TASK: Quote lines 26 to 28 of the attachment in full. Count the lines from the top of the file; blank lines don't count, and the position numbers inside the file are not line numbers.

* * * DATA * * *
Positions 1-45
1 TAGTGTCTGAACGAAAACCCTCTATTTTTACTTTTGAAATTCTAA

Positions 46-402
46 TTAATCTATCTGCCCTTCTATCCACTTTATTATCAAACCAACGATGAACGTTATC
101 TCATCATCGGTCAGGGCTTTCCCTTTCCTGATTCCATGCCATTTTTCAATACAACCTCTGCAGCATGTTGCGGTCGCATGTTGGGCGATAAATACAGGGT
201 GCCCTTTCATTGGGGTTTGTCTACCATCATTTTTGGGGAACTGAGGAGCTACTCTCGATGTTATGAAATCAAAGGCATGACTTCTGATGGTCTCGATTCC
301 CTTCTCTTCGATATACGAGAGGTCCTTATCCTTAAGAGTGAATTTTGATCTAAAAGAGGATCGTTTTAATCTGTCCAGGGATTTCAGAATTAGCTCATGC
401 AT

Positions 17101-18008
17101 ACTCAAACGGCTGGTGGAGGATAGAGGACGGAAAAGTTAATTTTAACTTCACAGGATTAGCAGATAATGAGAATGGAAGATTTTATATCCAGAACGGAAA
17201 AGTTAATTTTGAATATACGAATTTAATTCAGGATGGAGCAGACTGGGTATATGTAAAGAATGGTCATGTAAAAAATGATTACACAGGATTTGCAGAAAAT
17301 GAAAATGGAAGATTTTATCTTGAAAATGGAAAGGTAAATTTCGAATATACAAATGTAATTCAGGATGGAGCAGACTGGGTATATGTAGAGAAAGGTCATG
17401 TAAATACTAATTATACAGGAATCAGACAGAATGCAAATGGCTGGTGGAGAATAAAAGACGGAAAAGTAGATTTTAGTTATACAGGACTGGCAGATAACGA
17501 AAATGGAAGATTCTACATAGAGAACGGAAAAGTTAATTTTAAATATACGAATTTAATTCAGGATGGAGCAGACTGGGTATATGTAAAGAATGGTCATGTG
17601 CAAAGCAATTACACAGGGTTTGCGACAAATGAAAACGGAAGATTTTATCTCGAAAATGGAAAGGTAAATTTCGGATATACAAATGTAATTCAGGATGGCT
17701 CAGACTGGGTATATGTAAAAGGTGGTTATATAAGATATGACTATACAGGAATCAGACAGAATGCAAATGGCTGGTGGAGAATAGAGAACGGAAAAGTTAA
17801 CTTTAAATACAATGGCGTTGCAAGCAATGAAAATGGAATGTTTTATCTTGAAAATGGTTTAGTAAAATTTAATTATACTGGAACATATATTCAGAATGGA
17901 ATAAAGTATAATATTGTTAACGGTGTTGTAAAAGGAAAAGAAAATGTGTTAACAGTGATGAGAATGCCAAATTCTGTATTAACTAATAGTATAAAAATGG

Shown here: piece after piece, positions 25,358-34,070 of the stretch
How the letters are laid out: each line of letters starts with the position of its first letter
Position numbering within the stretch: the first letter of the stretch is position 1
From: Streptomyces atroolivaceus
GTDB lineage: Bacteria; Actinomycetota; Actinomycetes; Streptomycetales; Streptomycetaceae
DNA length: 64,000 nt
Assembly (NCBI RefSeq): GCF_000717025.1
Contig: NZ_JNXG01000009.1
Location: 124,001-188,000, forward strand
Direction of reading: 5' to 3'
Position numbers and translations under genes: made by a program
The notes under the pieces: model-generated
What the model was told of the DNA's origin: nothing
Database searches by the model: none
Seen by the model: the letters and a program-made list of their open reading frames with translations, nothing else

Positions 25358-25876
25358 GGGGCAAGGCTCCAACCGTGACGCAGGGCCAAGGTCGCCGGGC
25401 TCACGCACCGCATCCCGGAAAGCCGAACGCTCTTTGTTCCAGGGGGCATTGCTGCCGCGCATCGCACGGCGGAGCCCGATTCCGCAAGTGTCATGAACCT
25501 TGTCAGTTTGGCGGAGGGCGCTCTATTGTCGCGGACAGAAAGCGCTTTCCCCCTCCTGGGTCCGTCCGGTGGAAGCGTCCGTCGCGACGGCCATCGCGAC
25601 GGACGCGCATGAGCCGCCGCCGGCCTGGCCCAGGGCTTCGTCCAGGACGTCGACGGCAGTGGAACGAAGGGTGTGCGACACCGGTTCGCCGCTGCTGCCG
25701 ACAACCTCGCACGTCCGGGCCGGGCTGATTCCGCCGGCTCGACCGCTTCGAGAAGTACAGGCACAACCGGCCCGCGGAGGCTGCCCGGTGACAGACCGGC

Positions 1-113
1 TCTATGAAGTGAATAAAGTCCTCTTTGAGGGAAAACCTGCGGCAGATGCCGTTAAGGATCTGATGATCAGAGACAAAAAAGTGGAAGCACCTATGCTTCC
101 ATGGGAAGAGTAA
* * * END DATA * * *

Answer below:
Contig: NZ_JNXG01000009.1
Location: 124,001-188,000, forward strand
Direction of reading: 5' to 3'